It is important for educators to understand the position of trust in which they are held and societal expectations concerning their conduct. Typically, educators who exercise good judgment in their interactions with students, colleagues, and the public do not run afoul of the law or the prescribed standards of conduct. In exercising judgment, you should be mindful of the values set forth in the Code of Professional Practice and Conduct as well as the following considerations:
- do not engage in activities that may reasonably raise concerns as to their propriety;
- do not engage in activities directed towards developing a relationship with a student beyond the recognized boundaries of a teacher/student relationship regardless of the student's age;
- do not make comments of a personal nature or suggestive in tone to a student;
- do not pursue any sexual or romantic contact with a student regardless of the student's age or apparent consent;
- do not invite students to your home;
- do not see students in isolated or private situations;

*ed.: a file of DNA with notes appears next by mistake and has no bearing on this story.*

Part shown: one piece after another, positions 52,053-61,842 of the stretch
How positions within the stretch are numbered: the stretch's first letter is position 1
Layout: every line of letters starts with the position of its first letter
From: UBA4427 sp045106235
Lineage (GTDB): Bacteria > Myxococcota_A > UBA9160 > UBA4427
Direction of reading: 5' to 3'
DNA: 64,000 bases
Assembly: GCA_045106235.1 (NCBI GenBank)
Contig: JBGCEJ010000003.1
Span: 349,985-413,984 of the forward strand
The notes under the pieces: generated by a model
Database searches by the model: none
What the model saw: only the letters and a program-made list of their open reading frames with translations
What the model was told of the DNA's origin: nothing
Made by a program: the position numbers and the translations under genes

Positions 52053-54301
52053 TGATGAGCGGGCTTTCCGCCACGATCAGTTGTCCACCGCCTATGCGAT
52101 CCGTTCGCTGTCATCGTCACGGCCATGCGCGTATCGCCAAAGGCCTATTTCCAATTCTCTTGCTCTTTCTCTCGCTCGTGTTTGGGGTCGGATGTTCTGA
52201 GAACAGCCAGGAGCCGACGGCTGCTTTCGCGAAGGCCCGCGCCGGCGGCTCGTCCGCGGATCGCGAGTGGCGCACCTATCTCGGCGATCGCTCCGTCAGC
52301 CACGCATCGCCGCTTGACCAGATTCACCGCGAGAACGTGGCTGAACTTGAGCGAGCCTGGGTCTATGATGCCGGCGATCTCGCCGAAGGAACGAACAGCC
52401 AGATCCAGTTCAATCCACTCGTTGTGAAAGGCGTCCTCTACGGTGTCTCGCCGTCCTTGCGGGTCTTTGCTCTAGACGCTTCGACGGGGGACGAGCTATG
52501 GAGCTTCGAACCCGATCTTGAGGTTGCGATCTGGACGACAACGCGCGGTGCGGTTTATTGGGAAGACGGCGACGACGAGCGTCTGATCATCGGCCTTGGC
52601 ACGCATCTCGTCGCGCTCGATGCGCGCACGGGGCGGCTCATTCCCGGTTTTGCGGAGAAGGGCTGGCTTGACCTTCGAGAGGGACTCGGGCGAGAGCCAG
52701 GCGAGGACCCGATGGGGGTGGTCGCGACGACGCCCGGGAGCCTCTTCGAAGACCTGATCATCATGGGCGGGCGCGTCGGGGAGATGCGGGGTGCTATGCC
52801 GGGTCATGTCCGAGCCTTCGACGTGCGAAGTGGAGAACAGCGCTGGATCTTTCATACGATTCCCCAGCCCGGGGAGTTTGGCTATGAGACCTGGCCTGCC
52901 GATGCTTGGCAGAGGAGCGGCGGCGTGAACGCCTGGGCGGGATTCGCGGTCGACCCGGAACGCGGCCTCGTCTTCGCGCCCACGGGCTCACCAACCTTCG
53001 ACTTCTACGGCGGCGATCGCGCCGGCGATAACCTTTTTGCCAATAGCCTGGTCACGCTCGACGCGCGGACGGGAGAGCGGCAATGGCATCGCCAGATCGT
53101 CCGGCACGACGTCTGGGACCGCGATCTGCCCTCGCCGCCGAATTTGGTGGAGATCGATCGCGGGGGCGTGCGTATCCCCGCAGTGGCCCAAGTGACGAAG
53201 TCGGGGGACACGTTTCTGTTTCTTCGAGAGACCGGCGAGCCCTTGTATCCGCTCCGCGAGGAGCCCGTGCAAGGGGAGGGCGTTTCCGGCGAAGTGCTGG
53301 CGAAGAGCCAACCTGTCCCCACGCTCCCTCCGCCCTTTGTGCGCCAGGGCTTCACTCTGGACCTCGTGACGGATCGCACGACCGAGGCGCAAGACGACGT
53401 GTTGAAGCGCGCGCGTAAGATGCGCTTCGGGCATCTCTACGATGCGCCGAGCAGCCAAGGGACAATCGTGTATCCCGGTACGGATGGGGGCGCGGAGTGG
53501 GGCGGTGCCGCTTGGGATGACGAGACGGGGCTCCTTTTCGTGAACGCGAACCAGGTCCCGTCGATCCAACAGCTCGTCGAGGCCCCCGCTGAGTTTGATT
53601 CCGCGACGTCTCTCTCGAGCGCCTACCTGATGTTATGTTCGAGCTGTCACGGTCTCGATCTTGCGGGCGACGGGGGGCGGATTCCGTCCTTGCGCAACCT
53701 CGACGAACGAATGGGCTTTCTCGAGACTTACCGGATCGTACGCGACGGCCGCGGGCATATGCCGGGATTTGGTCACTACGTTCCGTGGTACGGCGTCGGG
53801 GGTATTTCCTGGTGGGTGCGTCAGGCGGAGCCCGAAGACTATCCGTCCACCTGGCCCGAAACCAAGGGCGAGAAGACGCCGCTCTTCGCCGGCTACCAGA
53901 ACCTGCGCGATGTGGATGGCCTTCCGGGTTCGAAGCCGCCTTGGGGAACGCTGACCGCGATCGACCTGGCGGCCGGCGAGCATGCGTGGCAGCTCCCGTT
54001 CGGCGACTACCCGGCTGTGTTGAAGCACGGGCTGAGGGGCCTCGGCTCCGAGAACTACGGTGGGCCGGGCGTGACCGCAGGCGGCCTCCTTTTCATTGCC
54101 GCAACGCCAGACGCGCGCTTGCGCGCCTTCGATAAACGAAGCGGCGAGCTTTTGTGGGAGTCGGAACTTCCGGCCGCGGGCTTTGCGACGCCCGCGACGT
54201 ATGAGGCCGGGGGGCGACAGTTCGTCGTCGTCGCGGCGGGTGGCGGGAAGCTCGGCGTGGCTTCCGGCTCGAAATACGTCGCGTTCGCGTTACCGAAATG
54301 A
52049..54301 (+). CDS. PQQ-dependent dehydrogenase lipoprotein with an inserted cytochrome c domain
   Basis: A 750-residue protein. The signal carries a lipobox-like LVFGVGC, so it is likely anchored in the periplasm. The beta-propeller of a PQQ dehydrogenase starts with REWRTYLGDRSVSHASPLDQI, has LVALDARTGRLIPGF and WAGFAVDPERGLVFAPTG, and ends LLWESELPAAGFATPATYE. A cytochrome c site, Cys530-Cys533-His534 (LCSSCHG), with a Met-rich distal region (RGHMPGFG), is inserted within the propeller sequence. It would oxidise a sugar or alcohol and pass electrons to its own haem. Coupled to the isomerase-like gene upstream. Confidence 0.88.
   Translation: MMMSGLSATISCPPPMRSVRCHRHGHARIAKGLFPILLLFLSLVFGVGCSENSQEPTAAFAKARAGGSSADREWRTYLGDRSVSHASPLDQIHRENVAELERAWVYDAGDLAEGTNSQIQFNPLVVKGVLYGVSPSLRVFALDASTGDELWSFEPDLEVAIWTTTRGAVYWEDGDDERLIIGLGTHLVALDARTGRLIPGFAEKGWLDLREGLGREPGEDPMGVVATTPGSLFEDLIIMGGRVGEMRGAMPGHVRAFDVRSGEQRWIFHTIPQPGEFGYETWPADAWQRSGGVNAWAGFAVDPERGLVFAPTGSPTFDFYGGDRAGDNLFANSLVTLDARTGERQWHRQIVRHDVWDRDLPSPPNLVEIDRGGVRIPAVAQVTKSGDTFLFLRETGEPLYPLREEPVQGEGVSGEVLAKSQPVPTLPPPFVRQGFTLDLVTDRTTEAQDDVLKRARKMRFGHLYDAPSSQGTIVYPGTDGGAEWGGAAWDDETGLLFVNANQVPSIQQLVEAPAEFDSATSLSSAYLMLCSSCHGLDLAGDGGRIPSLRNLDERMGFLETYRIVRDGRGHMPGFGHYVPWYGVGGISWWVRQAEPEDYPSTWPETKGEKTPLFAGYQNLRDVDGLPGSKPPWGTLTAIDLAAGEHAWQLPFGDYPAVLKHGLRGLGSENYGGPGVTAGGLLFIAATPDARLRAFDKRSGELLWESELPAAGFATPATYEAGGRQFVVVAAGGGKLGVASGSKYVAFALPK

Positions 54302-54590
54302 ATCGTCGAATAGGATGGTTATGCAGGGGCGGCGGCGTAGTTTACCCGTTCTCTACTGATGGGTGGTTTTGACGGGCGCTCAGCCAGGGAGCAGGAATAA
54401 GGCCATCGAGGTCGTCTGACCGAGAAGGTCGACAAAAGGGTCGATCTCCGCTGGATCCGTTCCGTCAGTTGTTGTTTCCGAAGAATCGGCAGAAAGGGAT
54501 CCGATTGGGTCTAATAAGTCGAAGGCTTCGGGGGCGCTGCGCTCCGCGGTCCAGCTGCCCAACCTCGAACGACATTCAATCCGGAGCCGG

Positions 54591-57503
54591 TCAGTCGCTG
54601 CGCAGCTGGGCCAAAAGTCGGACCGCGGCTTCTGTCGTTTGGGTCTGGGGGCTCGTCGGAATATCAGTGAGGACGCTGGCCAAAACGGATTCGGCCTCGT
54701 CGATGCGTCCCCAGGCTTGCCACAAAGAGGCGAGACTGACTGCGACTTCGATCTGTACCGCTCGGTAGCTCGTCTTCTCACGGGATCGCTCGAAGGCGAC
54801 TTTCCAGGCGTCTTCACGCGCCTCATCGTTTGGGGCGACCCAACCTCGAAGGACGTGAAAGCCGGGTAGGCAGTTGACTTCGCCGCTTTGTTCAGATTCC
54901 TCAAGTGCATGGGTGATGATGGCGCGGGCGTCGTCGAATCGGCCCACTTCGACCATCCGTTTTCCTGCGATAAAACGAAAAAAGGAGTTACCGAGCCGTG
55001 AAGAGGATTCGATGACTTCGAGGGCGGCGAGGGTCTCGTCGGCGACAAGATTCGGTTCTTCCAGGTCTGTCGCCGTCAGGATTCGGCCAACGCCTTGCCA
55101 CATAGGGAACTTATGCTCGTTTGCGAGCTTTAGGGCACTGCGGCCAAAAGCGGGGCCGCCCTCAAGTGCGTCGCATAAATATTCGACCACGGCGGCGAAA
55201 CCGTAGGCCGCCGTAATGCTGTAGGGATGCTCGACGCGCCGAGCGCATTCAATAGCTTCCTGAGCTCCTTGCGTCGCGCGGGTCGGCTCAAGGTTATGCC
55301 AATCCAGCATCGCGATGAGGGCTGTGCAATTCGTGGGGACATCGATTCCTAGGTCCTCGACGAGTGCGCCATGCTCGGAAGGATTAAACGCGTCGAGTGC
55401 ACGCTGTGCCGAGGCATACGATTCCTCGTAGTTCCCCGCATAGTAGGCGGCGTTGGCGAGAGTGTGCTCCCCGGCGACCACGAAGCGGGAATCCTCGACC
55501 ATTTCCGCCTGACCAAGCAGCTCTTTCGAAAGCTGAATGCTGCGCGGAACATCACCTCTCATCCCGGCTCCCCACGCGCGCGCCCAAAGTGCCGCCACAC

- do not share information of a personal nature about yourself with students;
- do not give personal gifts to a student;
- do not exchange notes, e-mails or other communications with a student of a personal nature;
- do not place yourself in situations which could be construed as posing a risk to the student or facilitating an inappropriate relationship with students;
- refer students to the appropriate resource if they are in need of counseling;
- ensure that your actions always serve the best interests of the student; and
- be mindful of your reputation in the community.
Considering all of the cases outlined in this module, it is clear that a teacher's ”off-duty” conduct can affect their professional life. Why is it so important for teachers to maintain personal lives that are consistent with the Code of Professional Practices and Conduct?